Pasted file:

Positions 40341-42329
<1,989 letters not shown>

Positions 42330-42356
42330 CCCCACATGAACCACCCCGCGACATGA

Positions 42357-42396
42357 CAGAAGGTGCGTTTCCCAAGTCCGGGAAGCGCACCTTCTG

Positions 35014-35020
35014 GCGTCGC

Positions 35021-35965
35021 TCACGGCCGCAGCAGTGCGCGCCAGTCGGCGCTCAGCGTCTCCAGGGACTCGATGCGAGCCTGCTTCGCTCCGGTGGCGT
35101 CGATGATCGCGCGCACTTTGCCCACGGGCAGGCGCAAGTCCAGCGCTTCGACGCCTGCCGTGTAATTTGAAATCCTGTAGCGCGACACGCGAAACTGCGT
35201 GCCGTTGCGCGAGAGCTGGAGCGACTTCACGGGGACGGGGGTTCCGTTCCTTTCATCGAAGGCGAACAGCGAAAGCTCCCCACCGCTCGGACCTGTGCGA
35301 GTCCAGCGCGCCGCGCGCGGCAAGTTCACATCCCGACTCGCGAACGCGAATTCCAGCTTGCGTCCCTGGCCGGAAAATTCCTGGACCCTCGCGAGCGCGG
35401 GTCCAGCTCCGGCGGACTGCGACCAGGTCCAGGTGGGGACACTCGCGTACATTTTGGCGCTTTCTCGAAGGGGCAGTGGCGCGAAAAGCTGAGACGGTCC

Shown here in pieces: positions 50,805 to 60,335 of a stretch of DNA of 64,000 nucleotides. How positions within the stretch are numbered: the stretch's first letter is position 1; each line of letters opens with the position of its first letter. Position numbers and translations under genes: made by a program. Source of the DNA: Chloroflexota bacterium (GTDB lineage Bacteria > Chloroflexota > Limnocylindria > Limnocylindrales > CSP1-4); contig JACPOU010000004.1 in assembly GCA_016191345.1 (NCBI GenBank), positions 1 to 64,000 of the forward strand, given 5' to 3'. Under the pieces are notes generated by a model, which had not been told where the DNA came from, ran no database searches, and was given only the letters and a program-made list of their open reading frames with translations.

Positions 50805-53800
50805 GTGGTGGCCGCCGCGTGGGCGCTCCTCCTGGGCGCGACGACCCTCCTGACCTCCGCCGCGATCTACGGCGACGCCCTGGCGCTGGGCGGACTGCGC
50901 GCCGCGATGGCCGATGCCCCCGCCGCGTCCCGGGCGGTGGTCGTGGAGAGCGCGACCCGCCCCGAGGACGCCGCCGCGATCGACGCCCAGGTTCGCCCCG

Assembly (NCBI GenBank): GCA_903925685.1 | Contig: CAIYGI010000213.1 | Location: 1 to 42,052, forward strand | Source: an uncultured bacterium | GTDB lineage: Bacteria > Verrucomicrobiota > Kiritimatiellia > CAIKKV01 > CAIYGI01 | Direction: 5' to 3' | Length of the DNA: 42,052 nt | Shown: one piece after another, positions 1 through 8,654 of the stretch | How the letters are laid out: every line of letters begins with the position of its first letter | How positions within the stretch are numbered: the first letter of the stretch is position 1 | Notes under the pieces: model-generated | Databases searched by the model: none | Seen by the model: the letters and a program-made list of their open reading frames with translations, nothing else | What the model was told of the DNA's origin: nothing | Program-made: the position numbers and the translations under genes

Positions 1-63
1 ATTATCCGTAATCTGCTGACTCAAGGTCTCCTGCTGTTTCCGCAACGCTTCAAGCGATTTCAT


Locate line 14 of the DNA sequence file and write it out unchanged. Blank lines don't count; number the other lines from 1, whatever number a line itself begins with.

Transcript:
35401 GTCCAGCTCCGGCGGACTGCGACCAGGTCCAGGTGGGGACACTCGCGTACATTTTGGCGCTTTCTCGAAGGGGCAGTGGCGCGAAAAGCTGAGACGGTCC